Simple steps to protect staff from one of world’s biggest killers
The Institution of Occupational Safety and Health (IOSH) is renewing its call for employers to protect their staff ahead of World Lung Cancer Day on Saturday (1 August 2020).
Lung cancer accounts for nearly one in five deaths globally and is also one of the most common work-related cancers – caused by exposure to carcinogens such as asbestos, silica dust and diesel fumes.
Asbestos alone claims at least 107,000 lives a year worldwide.
However, many cases are avoidable and small changes in how work is managed or carried out can make a big difference. IOSH has been working with employers and employees to spread this message through its No Time to Lose campaign.
Professor Dr Andrew Sharman, IOSH President, said: “World Lung Cancer Day is aimed at raising awareness of lung cancer and its global impact, so there’s no better time to take action to reduce the risks in the workplace.
“It is crucial that employers protect their staff from carcinogens like asbestos, diesel fumes and silica dust.
“By taking some simple steps, they can save lives and livelihoods.”
Many thousands of people are potentially exposed to hazardous substances at work every day, according to Dr Lesley Rushton, Emeritus Reader in Occupational Epidemiology at Imperial College London.
Dr Rushton published a ground-breaking study into occupational cancer in Britain in 2012, which estimated how many of the cancers occurring each year could be caused by previous exposure to carcinogens at work.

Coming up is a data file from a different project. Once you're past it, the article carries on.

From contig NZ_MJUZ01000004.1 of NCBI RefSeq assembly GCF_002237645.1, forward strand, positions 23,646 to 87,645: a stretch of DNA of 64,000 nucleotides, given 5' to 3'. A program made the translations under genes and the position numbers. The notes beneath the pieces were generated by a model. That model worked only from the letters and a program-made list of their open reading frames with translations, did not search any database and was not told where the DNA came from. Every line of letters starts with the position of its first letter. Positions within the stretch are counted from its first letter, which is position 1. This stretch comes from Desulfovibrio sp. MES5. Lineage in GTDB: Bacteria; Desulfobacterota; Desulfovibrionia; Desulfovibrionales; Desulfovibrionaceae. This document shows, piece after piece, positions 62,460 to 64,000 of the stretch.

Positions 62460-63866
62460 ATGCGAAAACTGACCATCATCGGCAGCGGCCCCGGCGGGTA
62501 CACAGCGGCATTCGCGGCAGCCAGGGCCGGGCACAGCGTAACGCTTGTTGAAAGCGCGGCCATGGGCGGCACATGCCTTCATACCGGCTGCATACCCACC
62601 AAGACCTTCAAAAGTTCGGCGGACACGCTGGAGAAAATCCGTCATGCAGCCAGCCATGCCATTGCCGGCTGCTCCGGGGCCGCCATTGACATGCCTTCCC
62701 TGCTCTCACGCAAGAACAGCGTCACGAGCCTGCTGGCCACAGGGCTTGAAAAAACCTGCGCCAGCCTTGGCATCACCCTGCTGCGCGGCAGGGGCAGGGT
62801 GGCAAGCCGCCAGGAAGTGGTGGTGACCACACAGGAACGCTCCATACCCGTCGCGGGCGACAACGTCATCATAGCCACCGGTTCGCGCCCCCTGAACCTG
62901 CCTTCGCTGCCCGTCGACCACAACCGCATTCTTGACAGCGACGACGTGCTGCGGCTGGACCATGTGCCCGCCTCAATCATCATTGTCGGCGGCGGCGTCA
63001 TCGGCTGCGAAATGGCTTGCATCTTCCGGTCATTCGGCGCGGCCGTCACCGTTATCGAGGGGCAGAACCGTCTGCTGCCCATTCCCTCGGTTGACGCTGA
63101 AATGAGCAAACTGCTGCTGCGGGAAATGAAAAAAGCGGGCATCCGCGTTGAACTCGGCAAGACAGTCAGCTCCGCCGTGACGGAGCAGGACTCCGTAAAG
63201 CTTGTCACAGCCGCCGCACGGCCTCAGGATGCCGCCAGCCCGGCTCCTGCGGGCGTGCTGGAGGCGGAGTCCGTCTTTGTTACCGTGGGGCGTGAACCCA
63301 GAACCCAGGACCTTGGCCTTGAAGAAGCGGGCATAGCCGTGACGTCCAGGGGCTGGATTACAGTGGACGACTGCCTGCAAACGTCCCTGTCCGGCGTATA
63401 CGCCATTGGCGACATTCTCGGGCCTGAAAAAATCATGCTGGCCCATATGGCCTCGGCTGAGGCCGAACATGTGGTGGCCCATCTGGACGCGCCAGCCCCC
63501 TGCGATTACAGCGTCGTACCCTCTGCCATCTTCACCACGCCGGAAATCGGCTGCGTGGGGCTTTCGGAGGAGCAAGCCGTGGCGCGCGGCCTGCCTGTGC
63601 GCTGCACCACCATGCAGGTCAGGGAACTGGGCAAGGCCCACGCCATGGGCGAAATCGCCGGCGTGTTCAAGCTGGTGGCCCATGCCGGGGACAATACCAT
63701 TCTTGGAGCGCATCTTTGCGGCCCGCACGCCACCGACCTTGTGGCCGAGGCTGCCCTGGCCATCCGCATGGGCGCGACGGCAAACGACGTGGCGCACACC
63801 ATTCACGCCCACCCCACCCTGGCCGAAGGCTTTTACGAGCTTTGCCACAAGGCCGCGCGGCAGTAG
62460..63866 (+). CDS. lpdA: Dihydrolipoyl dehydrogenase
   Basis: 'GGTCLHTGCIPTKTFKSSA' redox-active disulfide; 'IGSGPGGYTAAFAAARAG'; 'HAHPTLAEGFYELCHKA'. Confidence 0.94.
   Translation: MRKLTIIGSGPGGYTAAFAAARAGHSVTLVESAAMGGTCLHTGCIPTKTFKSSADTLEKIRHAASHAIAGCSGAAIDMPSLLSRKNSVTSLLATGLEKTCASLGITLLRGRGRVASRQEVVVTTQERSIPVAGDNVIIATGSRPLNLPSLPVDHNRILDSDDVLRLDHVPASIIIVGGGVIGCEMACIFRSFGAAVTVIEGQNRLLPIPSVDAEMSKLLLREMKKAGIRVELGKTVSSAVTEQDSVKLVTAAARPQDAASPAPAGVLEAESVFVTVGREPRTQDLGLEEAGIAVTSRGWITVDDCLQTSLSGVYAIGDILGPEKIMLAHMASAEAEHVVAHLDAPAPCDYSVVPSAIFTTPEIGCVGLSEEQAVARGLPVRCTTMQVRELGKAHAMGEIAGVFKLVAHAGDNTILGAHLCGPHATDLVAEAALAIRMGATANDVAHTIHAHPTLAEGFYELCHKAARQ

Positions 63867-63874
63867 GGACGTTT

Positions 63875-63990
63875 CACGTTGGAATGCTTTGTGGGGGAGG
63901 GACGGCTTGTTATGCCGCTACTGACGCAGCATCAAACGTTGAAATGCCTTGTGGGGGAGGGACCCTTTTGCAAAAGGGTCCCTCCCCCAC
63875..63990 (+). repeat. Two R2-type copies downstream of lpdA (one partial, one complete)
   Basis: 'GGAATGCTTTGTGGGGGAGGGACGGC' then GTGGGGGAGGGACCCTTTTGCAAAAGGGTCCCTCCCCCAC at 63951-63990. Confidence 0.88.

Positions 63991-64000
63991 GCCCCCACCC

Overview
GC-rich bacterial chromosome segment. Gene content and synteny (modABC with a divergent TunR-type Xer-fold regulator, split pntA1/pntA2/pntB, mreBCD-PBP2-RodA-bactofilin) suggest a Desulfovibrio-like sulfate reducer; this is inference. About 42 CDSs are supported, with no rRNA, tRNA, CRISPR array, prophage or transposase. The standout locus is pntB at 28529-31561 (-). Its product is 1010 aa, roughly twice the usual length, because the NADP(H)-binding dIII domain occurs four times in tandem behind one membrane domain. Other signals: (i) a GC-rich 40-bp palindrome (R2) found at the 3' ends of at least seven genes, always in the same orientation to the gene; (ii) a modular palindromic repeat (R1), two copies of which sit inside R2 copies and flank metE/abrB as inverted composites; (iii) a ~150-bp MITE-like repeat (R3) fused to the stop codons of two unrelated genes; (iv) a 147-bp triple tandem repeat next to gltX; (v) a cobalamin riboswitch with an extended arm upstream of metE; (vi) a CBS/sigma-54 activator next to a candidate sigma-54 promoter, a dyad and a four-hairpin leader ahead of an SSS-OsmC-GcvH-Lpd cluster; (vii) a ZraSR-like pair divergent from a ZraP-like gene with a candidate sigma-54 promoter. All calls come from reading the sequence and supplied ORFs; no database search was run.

“We found that just over five per cent of all cancers were estimated to be due to past occupational exposures, resulting in more than 8,000 deaths and nearly 13,600 new cases a year,” she said.
“Asbestos exposure was shown to cause nearly 2,000 mesotheliomas and more than 2,000 lung cancers. Over half of these occurred in the construction industry. Out of the 900 lung cancers, 700 were caused by exposure to silica dust in the construction industry.
“The study also showed that these cancers will continue to occur at the same rate every year, unless measures are taken to reduce carcinogenic exposures at work.”
IOSH’s No Time to Lose campaign aims to explain the causes of occupational cancer and help businesses take action. It offers free resource packs on how to manage carcinogens, containing everything you need to engage and inform the workforce, all available at https://www.notimetolose.org.uk/.